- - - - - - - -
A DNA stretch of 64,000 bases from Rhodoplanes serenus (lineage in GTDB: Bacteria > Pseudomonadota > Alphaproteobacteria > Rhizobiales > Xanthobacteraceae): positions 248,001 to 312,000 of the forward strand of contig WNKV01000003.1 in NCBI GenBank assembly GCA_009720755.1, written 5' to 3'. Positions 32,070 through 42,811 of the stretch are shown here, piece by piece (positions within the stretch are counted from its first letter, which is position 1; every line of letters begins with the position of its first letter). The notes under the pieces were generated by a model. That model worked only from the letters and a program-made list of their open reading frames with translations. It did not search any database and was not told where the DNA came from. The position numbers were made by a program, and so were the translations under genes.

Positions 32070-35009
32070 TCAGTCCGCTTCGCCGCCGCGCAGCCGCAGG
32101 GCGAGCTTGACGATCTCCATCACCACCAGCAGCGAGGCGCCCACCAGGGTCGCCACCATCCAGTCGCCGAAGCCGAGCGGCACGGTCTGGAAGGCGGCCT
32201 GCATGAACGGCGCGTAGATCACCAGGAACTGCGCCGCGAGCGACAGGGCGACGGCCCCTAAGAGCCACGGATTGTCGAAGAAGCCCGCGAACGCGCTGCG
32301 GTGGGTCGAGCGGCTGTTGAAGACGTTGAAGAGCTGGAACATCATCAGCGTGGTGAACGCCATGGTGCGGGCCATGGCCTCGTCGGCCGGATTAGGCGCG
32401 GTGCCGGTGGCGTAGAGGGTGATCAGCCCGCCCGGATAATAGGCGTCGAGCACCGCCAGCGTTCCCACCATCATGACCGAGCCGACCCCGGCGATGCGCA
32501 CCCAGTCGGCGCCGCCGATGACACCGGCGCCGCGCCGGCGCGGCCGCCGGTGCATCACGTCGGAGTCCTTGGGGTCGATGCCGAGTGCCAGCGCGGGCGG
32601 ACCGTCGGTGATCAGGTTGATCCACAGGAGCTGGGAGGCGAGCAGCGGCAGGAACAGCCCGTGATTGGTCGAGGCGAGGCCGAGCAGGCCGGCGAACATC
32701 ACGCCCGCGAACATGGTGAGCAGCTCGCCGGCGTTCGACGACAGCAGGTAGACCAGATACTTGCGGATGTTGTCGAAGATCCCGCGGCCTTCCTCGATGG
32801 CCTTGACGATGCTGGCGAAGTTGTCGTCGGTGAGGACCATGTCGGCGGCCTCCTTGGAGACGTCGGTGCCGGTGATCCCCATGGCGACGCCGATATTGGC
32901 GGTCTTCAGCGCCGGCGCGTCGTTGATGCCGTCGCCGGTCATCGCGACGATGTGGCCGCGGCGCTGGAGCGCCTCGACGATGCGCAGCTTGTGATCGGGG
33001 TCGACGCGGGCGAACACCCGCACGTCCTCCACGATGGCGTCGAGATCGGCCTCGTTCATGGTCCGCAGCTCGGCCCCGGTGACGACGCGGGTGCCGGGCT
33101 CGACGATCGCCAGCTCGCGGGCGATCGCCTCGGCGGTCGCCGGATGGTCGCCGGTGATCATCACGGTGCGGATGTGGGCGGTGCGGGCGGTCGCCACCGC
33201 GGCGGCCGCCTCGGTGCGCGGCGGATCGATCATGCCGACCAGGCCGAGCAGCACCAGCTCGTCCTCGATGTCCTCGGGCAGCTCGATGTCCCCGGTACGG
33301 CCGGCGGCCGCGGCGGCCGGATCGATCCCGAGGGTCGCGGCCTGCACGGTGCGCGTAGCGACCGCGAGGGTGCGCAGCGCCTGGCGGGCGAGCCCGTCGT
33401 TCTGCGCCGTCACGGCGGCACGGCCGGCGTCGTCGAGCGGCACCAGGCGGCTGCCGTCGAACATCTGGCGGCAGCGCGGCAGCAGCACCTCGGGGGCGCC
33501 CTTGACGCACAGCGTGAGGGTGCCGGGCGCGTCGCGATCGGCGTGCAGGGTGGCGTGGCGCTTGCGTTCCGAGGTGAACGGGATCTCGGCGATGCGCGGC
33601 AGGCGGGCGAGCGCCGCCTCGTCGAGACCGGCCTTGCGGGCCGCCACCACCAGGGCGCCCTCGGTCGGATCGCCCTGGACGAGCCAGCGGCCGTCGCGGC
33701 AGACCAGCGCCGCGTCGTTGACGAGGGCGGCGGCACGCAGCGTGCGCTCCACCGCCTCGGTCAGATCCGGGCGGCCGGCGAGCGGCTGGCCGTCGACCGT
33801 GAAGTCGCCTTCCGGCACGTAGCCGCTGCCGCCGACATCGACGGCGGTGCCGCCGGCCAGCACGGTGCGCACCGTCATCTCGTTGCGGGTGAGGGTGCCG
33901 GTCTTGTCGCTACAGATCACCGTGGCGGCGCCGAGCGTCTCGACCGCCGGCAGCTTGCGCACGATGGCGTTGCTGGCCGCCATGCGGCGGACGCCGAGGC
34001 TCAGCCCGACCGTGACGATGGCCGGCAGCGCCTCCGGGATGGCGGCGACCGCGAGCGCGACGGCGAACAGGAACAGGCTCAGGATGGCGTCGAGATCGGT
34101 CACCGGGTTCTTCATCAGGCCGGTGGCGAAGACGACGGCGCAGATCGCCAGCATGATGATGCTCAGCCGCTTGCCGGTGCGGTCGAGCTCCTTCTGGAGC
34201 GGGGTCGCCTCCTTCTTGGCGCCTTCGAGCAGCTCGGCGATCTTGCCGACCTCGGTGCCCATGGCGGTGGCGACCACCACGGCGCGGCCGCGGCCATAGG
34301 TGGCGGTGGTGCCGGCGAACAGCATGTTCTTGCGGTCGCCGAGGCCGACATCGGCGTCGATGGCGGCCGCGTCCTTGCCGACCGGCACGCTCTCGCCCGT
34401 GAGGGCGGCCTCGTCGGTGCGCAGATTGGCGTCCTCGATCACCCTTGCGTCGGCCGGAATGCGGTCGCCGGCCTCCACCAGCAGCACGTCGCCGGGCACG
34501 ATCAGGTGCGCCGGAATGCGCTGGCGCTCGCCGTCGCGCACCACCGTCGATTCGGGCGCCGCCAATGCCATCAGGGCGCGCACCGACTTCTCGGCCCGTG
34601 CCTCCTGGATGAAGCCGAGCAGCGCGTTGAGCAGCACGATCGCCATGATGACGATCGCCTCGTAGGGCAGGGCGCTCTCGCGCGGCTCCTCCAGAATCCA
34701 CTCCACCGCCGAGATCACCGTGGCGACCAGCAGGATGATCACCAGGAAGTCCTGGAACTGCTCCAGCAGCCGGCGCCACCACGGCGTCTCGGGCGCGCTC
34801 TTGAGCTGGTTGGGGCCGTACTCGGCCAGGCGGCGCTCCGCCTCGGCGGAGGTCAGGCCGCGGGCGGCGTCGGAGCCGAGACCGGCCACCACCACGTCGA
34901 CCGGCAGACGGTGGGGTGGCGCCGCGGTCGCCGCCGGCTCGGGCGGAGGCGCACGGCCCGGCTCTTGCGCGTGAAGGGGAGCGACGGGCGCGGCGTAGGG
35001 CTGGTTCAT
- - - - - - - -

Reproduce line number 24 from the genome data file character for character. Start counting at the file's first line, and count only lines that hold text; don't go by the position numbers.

34101 CACCGGGTTCTTCATCAGGCCGGTGGCGAAGACGACGGCGCAGATCGCCAGCATGATGATGCTCAGCCGCTTGCCGGTGCGGTCGAGCTCCTTCTGGAGC